On screen, Garron plays Naomi Parsons, though the difference between actor and character seems to begin and end with the name change, as of yet’s screenplay borrowing details of Garron’s actual life for Naomi’s backstory (written as a black woman raised in the very white college town of Amherst, MA), and goes so far as to cast her real-life parents as her character’s parents (they even share the same iconic Twitter avi). Needless to say, as of yet was very consciously conceived as a vehicle to show off its star’s talents, especially the video diary moments in the way they recreate the front-facing camera sketch aesthetic popular in the Twitter comedy milieu and approximate the fourth-wall-breaking confessional style of, say, a half-hour, pay-cable comedy program. Sadly, the film is not the most ingenious realization of this sort of formal approach (devotees of Screenlife should adjust their expectations), but it’s always not entirely invalid, and is helped along by the fact that Garron is charismatic and lively as a performer, her presence never deflating or grating over the course of the film’s 81 minutes.
The plot has its moments of inspiration too, taking on the under-discussed “friend breakup,” with as of yet’s primary arc tracing out Naomi’s emotional journey to the realization that it’s time for her to part ways with long-time toxic (white) friend and roommate Sarah — the film opens with her bemoaning the then on-going George Floyd protests. A selection of friends (fellow Twitter comedians Quinta Brunson and Ayo Edebiri, providing funny voices of reason) and family pop up to offer advice and tough love — all pleasant, amusing exchanges, though none so specifically written that one stands above the others. In general, Garron’s writing is a little thin, indulging a few too many sitcom-isms when it comes to plot machinations and romance, falling into that classic North American film fest comedy gray area (is it a TV pilot or a film?) Indeed, the film’s greatest offense is wispiness, though it almost manages to cancel it out with weightier (less-depicted) moments of dispute between Naomi and Sarah (these are also the best-acted scenes). Ultimately, as of yet never quite figures out how to say all that it wants to say without forsaking nuance or elegance, but there’s enough here that one might be inclined to wait and see Garron’s vision once she incorporates those missing elements into her repertoire.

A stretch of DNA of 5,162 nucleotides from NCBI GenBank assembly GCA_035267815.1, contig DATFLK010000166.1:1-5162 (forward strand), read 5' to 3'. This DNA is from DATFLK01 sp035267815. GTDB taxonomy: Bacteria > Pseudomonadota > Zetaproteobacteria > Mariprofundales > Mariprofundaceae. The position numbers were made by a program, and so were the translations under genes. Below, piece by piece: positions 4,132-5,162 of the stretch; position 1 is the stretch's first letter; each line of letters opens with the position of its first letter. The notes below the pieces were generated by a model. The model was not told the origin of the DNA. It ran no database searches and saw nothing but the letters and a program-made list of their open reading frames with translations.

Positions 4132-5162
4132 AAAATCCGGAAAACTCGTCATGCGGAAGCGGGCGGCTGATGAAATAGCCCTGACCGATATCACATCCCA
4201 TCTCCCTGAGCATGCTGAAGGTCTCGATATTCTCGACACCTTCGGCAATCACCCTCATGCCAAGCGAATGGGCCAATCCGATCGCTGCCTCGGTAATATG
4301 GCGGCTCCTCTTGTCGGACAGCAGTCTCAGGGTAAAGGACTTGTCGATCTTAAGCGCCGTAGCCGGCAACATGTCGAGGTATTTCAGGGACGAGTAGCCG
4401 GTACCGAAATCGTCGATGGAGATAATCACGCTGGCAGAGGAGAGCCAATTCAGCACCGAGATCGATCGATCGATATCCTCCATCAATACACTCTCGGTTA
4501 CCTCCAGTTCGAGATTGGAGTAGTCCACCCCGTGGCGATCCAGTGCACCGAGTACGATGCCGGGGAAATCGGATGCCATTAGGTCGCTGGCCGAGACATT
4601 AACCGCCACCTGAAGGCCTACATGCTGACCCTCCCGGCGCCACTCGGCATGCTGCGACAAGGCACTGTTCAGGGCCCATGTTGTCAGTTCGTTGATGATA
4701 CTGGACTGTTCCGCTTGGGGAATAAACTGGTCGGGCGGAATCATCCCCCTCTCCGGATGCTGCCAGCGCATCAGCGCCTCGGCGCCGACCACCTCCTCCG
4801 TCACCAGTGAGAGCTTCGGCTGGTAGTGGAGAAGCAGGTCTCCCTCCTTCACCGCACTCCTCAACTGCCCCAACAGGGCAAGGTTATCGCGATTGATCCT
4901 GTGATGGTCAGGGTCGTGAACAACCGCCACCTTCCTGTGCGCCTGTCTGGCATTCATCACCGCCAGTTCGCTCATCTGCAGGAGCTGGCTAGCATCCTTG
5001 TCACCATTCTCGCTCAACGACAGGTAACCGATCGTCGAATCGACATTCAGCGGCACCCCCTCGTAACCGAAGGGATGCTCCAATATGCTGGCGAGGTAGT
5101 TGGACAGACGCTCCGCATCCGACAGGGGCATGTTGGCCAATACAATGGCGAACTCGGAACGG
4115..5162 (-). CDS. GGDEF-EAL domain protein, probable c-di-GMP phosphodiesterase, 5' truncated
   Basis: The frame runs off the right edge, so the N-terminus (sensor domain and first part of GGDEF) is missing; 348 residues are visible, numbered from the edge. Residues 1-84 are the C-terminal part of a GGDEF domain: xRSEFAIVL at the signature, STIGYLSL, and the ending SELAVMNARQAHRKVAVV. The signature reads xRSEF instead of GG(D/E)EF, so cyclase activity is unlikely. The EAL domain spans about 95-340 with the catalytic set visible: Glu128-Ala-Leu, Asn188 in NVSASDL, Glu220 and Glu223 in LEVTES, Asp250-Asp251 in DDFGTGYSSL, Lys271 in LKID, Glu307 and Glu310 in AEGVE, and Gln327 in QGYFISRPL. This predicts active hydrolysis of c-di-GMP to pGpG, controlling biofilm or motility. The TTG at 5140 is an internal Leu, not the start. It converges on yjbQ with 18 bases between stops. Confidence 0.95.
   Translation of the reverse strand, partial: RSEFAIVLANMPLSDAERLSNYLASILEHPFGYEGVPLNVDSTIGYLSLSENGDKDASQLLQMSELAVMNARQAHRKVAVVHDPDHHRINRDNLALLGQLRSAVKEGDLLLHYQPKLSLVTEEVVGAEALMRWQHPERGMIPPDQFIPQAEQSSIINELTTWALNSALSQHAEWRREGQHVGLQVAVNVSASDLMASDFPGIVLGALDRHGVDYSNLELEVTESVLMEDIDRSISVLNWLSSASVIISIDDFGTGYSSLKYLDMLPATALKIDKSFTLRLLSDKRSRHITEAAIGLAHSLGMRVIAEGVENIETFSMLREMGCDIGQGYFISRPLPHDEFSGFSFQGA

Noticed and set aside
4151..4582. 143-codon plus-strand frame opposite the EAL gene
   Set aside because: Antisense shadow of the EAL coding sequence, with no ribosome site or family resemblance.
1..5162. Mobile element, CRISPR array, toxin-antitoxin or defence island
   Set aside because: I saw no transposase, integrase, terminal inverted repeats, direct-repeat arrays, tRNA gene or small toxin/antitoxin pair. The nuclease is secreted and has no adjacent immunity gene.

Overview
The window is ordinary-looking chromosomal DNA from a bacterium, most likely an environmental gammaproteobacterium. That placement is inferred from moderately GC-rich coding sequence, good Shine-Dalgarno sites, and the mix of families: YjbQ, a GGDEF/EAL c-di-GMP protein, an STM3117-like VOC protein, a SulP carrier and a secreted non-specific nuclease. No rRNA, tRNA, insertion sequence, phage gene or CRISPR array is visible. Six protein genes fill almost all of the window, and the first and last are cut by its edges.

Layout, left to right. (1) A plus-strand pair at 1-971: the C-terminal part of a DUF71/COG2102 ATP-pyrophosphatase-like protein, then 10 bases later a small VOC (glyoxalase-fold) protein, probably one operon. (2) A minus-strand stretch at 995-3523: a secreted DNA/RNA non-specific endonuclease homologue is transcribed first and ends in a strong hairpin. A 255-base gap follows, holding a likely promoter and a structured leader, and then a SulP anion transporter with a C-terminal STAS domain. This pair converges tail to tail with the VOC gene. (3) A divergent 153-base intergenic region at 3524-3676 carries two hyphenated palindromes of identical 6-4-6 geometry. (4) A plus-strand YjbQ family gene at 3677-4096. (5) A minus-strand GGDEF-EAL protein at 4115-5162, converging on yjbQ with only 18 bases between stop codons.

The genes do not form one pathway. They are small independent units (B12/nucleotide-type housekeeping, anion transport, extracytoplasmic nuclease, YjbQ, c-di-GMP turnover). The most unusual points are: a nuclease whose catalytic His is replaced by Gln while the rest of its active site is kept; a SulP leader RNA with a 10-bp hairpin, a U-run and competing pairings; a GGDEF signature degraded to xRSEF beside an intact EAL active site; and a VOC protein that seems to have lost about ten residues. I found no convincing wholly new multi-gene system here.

Writer: M.G. Mailloux